A recently released study shows that daylight savings time actually increases car accidents in the spring, when the clocks “spring forward” an hour. About 1.5 billion people live in countries that observe daylight savings time, and whether or not moving clocks forward an hour in the spring is a good idea has long been a subject of debate. Opponents of daylight savings time point to interrupted schedules and sleep, while proponents say it saves electricity and point out that the extra hour of daylight could be used to exercise.
A researcher just released a study in which he looked at data on fatal car crashes between 2002 and 2011 to see what happens immediately after people reset their clocks in the spring and fall. He compared the number of crashes that occurred just before and just after the time changes each year. He also compared crashes on dates that fell within daylight savings time in some years but not in others due to a change in policy.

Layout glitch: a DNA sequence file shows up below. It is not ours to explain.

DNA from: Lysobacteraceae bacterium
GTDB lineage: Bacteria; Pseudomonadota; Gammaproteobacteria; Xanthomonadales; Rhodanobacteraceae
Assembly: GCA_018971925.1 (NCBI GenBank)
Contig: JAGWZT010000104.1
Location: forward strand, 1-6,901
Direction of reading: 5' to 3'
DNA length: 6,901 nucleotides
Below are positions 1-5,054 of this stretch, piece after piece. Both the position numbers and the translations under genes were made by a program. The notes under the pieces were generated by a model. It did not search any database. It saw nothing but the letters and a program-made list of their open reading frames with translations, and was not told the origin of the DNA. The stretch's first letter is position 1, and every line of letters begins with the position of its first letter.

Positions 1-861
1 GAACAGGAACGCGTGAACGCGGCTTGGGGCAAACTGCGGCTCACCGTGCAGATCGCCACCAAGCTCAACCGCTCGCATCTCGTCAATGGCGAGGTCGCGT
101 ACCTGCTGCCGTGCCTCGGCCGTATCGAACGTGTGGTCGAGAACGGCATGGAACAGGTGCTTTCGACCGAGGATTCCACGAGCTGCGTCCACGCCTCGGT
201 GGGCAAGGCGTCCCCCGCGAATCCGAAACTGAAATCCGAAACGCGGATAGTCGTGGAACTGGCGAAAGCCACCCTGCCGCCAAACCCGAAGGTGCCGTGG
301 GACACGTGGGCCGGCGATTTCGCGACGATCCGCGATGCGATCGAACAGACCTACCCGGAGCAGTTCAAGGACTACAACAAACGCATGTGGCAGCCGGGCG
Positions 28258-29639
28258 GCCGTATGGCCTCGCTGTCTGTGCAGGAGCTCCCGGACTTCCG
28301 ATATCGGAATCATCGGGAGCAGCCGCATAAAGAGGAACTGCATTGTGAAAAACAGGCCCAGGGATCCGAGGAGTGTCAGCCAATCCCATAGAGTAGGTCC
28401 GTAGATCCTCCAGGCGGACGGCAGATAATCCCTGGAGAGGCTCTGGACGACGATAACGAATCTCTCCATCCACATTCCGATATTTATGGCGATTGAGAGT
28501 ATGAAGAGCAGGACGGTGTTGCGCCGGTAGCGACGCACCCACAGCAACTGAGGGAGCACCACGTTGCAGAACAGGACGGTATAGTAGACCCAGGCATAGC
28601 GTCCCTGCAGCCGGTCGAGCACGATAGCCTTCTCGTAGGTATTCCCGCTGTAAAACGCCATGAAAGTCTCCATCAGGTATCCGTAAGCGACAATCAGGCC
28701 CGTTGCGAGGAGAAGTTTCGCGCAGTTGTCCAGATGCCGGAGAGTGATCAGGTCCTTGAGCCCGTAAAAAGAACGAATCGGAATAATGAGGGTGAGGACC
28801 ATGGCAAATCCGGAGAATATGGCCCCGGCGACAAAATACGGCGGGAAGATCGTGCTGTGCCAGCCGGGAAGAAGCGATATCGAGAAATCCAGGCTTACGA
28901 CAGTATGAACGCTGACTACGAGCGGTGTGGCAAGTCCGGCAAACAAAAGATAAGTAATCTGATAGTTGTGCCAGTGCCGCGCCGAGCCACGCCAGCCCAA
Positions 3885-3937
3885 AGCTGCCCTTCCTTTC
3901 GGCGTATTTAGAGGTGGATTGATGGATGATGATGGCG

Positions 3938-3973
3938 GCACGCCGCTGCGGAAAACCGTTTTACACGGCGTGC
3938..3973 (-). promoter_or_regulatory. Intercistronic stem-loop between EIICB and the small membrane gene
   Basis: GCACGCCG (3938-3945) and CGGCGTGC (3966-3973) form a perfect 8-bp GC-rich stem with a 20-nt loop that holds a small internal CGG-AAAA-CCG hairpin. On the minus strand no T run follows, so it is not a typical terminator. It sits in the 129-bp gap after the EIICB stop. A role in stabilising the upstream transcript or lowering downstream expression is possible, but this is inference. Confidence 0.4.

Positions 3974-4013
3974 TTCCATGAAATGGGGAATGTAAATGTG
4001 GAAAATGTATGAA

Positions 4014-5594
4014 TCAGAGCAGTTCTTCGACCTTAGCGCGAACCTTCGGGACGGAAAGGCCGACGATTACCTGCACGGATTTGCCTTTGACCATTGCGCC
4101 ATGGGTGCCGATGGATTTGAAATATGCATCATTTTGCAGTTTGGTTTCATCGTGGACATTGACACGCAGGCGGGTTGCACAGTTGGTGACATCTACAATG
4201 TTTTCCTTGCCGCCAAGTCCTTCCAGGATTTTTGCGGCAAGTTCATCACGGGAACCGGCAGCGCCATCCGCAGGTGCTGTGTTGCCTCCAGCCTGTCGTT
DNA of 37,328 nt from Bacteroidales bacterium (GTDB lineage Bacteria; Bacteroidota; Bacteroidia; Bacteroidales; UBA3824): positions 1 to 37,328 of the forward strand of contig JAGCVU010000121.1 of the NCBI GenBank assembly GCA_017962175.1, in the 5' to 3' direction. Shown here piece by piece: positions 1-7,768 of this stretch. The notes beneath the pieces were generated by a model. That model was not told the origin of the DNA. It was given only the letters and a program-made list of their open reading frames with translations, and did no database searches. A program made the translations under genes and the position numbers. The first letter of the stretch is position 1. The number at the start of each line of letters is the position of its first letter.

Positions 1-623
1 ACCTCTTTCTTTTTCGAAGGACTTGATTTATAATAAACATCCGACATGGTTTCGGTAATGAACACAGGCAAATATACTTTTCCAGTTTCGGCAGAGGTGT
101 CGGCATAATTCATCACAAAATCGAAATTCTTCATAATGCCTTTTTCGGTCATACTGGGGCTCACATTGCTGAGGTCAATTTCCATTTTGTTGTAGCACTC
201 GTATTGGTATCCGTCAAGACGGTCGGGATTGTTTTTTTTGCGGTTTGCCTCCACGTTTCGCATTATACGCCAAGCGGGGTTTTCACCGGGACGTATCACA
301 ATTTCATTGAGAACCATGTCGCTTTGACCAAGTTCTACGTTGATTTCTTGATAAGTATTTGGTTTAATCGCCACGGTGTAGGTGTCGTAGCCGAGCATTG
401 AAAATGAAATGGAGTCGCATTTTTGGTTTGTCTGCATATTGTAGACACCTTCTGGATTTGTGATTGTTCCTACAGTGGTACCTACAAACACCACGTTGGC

The study found that fatal crashes increased by about 6 percent over the 6 days immediately after the clocks “spring forward” in the spring, but didn’t change in the fall. The researcher attributed the spike in crashes to lost sleep, and estimated that over 300 additional deaths occurred because of daylight savings time in the spring.
No matter when an accident occurs, an automobile accident victim has legal rights. An accident victim has the right to be compensation for medical expenses, pain and suffering, lost wages, and more.